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Wednesday, February 4, 2015

The Bible is a Model, So Use Your Brain

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Chapter 4 of The Bible Tells Me So: Why Defending Scripture Has Made Us Unable to Read It (by Peter Enns) is called "Why Doesn't God Make Up His Mind?" and it's about the very different, contradictory messages we can pull out of the bible.

The first example is the book of Proverbs, where different proverbs can give opposite takes on the same topic. Some verses say it's good to work hard and save money. Others say rich people put too much trust in their money. Maybe different proverbs would be relevant to different people in different situations. The overall message is to have wisdom and make good choices, and things will mostly work out for you.

Then flip over to Ecclesiastes, which says everything is meaningless anyway. Wisdom is meaningless. Wealth is meaningless. Uh, okay then.

And then there's Job, which has Job losing all his stuff and his family, and his 3 friends sit around and tell him to repent because this must be a punishment for sin. ("The bible is clear", you know.) Eventually God shows up and tells everyone "shut up, I'm God." [slight paraphrase]

Okay, so, three books of the bible which have very different messages about the benefits of being obedient to God. And each is valid and useful, in certain situations.

It seems that the bible is a record of many people's experiences with God and struggles with understanding God. Not a rulebook or a series of absolute statements about the way things are. Later in the chapter, Enns discusses a few other topics where different parts of the bible have different perspectives, such as laws and the question of how many gods there are anyway (which is not as obvious as one might think).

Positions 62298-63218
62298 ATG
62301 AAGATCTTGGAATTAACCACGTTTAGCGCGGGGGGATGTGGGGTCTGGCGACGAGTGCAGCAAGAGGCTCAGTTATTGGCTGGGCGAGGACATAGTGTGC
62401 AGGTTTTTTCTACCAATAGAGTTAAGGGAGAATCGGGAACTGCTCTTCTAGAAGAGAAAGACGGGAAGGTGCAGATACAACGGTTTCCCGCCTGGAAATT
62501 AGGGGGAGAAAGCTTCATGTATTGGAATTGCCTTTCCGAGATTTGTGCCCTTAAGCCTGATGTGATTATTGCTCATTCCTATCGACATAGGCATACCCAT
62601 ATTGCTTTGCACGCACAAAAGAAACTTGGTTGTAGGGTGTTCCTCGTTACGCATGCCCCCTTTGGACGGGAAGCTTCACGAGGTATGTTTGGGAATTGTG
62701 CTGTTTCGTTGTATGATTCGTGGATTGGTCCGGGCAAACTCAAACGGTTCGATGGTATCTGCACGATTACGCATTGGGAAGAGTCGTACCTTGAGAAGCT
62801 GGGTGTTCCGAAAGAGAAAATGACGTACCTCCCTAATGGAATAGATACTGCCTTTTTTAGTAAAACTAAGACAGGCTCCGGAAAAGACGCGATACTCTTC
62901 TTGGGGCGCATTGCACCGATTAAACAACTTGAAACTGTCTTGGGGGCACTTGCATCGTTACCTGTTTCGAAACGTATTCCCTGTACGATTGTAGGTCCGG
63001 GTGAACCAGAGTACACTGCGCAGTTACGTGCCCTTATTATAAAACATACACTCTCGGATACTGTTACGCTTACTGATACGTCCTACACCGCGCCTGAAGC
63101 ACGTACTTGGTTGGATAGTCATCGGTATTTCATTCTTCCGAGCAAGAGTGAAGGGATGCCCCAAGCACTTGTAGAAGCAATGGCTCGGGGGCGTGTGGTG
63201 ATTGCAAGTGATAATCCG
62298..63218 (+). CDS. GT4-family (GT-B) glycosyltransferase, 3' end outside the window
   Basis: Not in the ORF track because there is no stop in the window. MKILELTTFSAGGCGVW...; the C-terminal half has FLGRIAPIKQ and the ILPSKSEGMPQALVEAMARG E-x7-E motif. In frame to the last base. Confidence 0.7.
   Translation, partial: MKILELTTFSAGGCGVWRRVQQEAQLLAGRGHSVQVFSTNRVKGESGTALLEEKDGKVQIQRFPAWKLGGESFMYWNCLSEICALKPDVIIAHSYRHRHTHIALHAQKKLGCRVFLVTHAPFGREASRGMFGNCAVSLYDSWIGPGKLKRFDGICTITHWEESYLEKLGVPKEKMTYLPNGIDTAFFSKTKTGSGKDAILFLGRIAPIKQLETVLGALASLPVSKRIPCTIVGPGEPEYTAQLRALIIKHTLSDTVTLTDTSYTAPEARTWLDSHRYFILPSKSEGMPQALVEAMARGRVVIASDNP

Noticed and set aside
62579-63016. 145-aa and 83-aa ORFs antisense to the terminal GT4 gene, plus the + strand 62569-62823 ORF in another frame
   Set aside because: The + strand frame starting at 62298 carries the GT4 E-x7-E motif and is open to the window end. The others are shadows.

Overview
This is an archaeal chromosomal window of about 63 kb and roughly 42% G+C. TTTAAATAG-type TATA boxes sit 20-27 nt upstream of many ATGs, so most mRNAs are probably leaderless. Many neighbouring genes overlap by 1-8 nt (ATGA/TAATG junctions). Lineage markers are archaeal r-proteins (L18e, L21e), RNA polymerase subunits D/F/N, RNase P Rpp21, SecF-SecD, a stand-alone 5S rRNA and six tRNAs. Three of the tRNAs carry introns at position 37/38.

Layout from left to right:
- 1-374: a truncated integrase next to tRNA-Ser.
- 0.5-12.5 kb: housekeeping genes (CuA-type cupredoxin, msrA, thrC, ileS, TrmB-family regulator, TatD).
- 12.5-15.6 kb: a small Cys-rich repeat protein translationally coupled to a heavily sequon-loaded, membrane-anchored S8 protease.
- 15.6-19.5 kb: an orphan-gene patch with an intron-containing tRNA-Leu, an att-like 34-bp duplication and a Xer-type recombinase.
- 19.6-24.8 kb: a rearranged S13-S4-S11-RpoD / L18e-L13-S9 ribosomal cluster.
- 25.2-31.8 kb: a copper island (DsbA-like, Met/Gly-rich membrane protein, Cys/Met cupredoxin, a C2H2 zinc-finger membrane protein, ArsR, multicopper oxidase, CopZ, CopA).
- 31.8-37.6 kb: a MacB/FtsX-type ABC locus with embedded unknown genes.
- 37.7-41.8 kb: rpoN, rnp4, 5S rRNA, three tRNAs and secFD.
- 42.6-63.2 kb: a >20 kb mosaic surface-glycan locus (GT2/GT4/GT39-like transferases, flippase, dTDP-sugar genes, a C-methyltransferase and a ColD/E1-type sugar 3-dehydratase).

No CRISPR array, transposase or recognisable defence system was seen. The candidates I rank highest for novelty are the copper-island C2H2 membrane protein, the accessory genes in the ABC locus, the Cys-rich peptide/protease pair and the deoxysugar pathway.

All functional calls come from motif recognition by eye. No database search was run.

"The Bible Tells Me So" presents the bible as a model for our own spiritual journeys. We see the characters in the bible trying to connect with God and understand God, and we should do the same. We see them sometimes make mistakes or get something wrong about God. (For example, when they wrote that God totally told them to go kill all the Canaanites. Yeah, I'm sure that's what happened. *eyeroll*) Overall, though, the bible shows people who were trying their best to follow God and understand their place in the world.

The bible does not give us rules but rather shows us how people throughout Israel's history have searched for God.

I really like this view, but it brings up this question: Isn't that what every religion is? Why would the bible be more special than, say, the ancient religious writings of other tribes who lives near the Israelites? All of them were searching for God, right? Is the bible somehow different?

Image source.

Furthermore, if the bible is a model for us rather than a set of straightforward rules, and different parts will be relevant to different points in our lives, then we have to use our own brains to decide that. 

This is huge.

Within evangelical Christianity, it is commonly believed that people are so sinful and our hearts and minds are so twisted and deceptive that we can't be trusted to figure out what's right and wrong. That's why we need clear, black-and-white rules. Any deviation from the rules, any interpretation that makes them not as strict, will be met with "you just want to find a way to twist the Scriptures so you can follow your own sinful desires."

For example, let's say I want to marry my boyfriend, who's not a Christian. *GASP* but the rules say that Christians aren't allowed to marry non-Christians. Remember? "Do not be yoked together--"

Yes I know, but I think that verse actually---

OH DEAR GOODNESS NO! Perfect Number, how could you??? You just want to ignore the CLEAR TEACHING OF SCRIPTURE because you've been dragged away by your emotions, by temptation!

You didn't even hear my reasons. Because the reasons don't matter. It doesn't matter whether I can make an argument and cite the bible to support it. All that matters is that THE BIBLE IS CLEAR and, I mean, look at Perfect Number, she's dating a non-Christian guy, of course her mind is consumed by sin and unable to correctly interpret the bible.